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Al-Qaida franchises expanding operations

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WASHINGTON – The leaders of al-Qaida’s terror operations are planning to move more resources from Pakistan, where they have been headquartered previously, to Africa as the franchises there expand their work to take advantage of the mainly pro-Islamic revolutions across North Africa and the Middle East, according to a report from Joseph Farah’s G2 Bulletin.

The reason is that U.S. drone attacks have been having an increasing impact.

And in apparent anticipation of such a move by al-Qaida, U.S. Defense Secretary Leon Panetta already has said that U.S. counter-terrorism efforts will shift from Afghanistan to Africa and the Arabian Peninsula, where al-Qaida in the Arabian Peninsula, or AQAP, and al-Qaida in the Islamic Maghreb, AQIM, are on the rise.

AQAP is making inroads into Yemen where it controls entire provinces. It is using Yemen as a base to infiltrate neighboring Saudi Arabia.

Regional experts say that political upheaval across North Africa also has assisted AQIM in expanding its presence and influence there.

Sources say that several senior al-Qaida militants have moved into Libya to take advantage of the lack of any cohesive government there. One of the major al-Qaida personalities, Abu Yahya al-Libi, who is from Libya, may already be there.

He is al-Qaida central’s third in command and recently was in Pakistan. Al-Libi is AQ’s leading ideologue and strategist who once was at the U.S. prison at Bagram Air Base in Afghanistan but escaped in July 2005.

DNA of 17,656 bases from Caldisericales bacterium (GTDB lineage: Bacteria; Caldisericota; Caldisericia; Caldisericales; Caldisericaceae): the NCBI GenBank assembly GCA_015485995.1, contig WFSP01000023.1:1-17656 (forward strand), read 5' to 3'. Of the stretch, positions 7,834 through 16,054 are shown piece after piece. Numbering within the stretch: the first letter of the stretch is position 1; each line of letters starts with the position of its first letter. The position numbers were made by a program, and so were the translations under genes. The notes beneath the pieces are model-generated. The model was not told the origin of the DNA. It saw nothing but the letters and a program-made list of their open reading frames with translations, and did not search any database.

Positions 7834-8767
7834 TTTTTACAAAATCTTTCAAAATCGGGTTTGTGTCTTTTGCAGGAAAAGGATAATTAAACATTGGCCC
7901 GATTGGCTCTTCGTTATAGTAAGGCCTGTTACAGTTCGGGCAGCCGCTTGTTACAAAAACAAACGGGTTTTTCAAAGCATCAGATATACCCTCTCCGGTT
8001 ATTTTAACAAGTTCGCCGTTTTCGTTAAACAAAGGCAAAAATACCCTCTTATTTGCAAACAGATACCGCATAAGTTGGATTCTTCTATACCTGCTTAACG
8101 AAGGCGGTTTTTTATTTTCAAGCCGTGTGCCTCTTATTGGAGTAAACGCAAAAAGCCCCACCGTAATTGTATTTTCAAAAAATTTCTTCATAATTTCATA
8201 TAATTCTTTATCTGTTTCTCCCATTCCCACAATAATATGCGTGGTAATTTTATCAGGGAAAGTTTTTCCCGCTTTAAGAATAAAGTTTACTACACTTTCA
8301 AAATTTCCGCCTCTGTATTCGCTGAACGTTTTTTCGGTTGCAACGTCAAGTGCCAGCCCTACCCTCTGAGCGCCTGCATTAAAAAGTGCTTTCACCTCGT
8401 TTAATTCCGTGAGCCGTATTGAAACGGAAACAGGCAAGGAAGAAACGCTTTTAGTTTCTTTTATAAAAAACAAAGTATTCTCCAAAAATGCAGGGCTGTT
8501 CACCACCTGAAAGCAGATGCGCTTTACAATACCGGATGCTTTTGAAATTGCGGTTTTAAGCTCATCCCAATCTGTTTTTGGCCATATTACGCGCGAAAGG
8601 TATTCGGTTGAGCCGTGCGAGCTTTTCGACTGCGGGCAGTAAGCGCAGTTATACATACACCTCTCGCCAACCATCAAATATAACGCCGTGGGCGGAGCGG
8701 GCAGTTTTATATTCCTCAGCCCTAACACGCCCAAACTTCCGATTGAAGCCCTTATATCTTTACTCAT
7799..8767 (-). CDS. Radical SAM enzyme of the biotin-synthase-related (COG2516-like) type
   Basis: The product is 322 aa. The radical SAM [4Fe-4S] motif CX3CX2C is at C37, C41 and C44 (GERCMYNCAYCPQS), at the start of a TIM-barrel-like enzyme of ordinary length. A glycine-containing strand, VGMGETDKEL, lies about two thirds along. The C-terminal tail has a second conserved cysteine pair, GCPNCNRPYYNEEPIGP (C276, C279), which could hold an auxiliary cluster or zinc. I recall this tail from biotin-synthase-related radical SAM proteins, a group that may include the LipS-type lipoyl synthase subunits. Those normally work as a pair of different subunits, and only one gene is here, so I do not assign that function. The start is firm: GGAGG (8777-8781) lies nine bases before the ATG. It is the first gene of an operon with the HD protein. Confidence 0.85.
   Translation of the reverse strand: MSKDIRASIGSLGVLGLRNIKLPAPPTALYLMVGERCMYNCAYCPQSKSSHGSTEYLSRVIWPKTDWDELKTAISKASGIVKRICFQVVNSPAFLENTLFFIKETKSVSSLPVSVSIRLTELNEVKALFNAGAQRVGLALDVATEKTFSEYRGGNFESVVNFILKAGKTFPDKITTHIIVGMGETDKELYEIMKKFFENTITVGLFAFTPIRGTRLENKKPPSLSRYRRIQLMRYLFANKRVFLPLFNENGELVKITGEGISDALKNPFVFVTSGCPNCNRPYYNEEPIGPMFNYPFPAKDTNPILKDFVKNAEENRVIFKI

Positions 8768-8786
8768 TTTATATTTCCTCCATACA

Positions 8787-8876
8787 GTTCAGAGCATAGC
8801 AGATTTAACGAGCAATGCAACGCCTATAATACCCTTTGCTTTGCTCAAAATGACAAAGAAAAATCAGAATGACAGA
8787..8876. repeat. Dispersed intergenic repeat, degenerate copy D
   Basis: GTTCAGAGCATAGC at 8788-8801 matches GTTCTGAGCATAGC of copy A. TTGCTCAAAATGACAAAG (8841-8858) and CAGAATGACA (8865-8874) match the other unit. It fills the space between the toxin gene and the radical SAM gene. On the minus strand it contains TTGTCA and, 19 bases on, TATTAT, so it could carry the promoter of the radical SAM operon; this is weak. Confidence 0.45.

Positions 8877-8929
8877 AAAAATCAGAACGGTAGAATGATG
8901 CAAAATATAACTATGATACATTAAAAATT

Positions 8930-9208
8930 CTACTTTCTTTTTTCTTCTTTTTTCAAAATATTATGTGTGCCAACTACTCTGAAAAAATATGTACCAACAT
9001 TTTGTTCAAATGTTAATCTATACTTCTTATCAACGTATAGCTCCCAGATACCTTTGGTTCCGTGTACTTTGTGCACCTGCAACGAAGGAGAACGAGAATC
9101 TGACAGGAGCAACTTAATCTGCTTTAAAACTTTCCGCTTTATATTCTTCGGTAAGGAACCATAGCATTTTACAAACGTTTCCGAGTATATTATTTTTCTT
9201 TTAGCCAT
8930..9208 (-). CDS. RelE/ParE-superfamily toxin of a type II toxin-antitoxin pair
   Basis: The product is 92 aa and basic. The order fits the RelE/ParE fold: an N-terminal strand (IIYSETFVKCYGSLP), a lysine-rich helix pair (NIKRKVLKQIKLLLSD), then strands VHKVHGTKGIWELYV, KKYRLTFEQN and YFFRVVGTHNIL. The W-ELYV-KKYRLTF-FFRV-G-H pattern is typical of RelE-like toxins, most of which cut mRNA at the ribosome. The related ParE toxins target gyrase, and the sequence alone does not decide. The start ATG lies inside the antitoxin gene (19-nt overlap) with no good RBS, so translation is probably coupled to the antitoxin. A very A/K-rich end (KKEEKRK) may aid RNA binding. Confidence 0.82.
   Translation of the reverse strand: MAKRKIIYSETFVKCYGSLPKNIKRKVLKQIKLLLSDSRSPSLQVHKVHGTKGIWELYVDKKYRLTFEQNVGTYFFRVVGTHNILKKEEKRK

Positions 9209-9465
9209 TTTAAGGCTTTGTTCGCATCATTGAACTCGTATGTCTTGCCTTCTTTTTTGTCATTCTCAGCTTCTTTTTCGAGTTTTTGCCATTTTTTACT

Since the upheaval in neighboring Egypt, al-Qaida also is moving into the Sinai Peninsula where the Egyptian military and police had a presence but have retreated in recent months, making the region increasingly lawless and ungovernable.

Regional analysts anticipate that the security situation in the Sinai will only grow worse given the geopolitical direction the country is heading, with Islamists becoming increasingly prominent in the ongoing parliamentary elections and the expected presidential elections next year.

And there’s a footnote to the U.S. departure from Iraq: Al-Qaida is moving back there as well, and circumstances are pushing a division between Sunni and Shiites.

“If that happens,” according to Marc Thiessen of the Washington think-tank American Enterprise Institute, “then (President Barack) Obama’s decision to reject his commanders’ advice and withdraw all U.S. forces will go from a disaster to a debacle.”

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